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Using Technology in Graduate School

Information compiled by the GradSchools.com team - last updated December 2010


It seems like a statement of rather obvious fact that technology plays a greater role in the life of today's graduate student than it ever has in the past. And, in fact, it is obvious. But sometimes it's easy to overlook all the ways in which today's technology can make the grad school experience not only easier and better, but also richer and more edifying in ways you may not have thought of before.

In fact, there are so many technological developments occurring all the time that keeping up with them is virtually impossible, and taking full advantage of them is even more difficult. And we don't claim to have all the answers here. In fact, by the time you read this, a brand new technology will likely have been developed, making the educational experience that much richer and requiring a whole new set of answers.

So rather than dealing with the cutting edge, we will address the technological standards that can most effectively and efficiently make your grad school years extraordinary. Some of these may be technologies that you already take advantage of, but it's possible that you aren't making the most out of them. Here, then, is our guide to grad school-relevant technology.

Podcasts, vlogs and digital lectures

Once upon a time, you actually had to be in the classroom or lecture hall to get your grad school education. And while there are certainly many reasons why that is still the case, you do have options these days. Sure, it used to be commonplace for many professors to post their lectures online. And even before that, there were services at many colleges and universities that would hire students to take notes in classes, and then pay them to type them up in order to sell copies at a premium. This allowed students to miss class with some degree of impunity: They could get the relevant information without having to be in the physical classroom at the time.

But these days, students don't have to go through an academic intermediary, for many professors maintain websites. Some of them even record their lectures-audio and video are both common-and make them available as podcasts. This way, students can listen to-and perhaps re-listen to-the class lectures if needed.

This technology is also an advantage when it comes to studying. It is widely believed that the more senses you can use when studying, the more complete an understanding you will ultimately have of the topic at hand. So imagine how much you will gain from not only reading your notes before a big exam, but also from re-experiencing the very lecture from which those notes came in the first place.

Perhaps digital tower would be more accurate

The ivory tower: the mythical place where professors were traditionally assumed to live, a mystical land where their expertise was never questioned not because they were never wrong, but mainly because they were so darn inaccessible, aside from the few office hours they held each week.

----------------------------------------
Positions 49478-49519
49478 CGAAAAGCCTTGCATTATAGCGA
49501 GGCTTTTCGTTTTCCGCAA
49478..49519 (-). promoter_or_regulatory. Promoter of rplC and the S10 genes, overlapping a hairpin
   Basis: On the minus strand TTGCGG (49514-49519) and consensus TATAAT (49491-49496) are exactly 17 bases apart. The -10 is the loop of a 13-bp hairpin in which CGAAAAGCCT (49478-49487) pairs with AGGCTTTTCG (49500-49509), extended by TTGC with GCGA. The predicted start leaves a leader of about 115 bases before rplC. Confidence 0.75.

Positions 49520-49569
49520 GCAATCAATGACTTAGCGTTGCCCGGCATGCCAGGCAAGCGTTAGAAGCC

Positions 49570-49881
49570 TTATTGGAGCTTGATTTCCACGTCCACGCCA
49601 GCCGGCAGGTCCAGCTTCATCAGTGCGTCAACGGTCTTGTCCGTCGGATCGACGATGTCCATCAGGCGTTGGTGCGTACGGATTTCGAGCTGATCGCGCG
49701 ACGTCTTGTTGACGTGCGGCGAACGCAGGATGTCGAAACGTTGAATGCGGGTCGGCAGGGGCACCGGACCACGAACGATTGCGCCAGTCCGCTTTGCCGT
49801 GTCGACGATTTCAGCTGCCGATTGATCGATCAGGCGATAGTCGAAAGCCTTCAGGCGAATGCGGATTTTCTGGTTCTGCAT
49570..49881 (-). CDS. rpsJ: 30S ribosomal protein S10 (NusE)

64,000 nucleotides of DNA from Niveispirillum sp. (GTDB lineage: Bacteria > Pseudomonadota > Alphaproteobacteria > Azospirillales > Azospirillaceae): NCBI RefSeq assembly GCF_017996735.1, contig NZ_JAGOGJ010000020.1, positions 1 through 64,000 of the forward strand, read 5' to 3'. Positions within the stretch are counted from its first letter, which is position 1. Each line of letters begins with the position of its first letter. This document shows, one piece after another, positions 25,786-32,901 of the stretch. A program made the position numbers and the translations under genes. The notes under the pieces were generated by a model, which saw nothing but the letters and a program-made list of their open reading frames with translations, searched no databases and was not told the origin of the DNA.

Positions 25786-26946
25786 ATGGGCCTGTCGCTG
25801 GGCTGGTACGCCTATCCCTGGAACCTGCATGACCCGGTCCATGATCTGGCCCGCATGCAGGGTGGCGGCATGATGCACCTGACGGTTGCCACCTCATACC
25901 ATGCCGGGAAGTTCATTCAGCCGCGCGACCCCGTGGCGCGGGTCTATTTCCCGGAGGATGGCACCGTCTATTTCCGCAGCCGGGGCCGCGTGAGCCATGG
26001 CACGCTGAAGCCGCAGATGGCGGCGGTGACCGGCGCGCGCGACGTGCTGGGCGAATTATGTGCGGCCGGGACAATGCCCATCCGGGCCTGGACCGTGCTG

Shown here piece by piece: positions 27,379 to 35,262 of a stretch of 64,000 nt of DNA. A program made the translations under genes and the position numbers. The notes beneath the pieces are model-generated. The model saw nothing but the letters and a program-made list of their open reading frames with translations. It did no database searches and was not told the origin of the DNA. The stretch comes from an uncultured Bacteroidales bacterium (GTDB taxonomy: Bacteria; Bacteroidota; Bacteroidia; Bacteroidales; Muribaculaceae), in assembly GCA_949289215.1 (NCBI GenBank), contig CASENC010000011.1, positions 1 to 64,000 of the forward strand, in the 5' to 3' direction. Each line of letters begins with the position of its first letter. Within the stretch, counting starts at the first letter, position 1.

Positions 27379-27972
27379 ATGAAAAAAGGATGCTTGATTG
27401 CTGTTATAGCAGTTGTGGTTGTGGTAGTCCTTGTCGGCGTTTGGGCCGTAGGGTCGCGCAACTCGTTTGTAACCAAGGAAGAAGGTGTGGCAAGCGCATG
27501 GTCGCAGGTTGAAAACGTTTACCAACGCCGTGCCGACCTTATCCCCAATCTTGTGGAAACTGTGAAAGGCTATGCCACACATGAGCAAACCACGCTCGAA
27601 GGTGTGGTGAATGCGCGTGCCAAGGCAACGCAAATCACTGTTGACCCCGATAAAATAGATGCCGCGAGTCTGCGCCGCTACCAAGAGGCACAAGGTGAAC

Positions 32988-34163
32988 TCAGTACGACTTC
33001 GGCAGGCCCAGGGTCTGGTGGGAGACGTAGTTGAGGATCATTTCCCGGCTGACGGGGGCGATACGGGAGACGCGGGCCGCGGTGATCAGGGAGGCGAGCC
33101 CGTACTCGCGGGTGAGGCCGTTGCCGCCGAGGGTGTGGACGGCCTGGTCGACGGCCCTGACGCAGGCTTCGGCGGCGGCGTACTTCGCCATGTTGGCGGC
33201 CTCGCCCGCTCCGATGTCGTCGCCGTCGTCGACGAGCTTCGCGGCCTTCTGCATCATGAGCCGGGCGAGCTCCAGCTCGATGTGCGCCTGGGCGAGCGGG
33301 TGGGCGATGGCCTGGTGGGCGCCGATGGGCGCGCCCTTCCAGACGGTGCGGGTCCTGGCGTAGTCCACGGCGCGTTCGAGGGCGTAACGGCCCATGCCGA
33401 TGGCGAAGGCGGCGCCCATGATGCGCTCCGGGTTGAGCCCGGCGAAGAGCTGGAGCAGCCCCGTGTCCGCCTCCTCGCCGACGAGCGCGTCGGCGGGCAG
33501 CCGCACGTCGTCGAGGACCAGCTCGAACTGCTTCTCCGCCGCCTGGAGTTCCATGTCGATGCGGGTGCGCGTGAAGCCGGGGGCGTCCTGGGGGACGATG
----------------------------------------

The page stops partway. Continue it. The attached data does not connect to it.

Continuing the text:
Now, of course, this is no longer the case. E-mail and other forms of electronic communication-instant messaging and video mail, for example-have made it possible to carry on a dialogue with your professors in ways that were never imaginable just a few short years ago. And not only that, but you can solicit their help for specific questions you have, fire ideas back and forth about topics relevant to your area of study (and their area of expertise) and reach them on a much more human level than was ever traditionally possible. And that makes a graduate school education a whole lot richer than it ever was before.

Online study groups

Before computers took over the entire world, study groups were just that: A bunch of people sitting around a room, an apartment, a library-studying together, going over their notes, discussing issues pertaining to the work at hand. Basically, there were two things that made up a study group: A group of people, and some sort of studying going on.

But these days, the Internet has completely changed the nature of study groups. For one thing, you no longer have to be in the same room in order to participate in one. And for another, you don't even really have to do your studying at the same time as everyone else. Indeed, from chat rooms to special forums that have been set up by the professor, there are innumerable ways to study with others these days, and not all of them are necessarily what you would have expected.

The advantages of these are numerous: The ability to study on your own time, the breadth of resources at your disposal, the fact that you can conduct your studying and research from the comfort of your own home, and therefore potentially put more time into it. However you choose to utilize the Internet for studying-whether alone or in a group-you should be using it. It is one of the single best developments in the realm of studying to have occurred in years.

The point is this: Modern technology has changed the nature of the graduate school experience in ways that no one could have imagined five or ten years ago. And while there is an ever-growing pool of online and technological resources available for students these days, it is always a good idea to revisit the situation and see how you might use technology even better than you have been. Because the truth is that these days, there's no telling when the next breakthrough might come around that changes your academic life.

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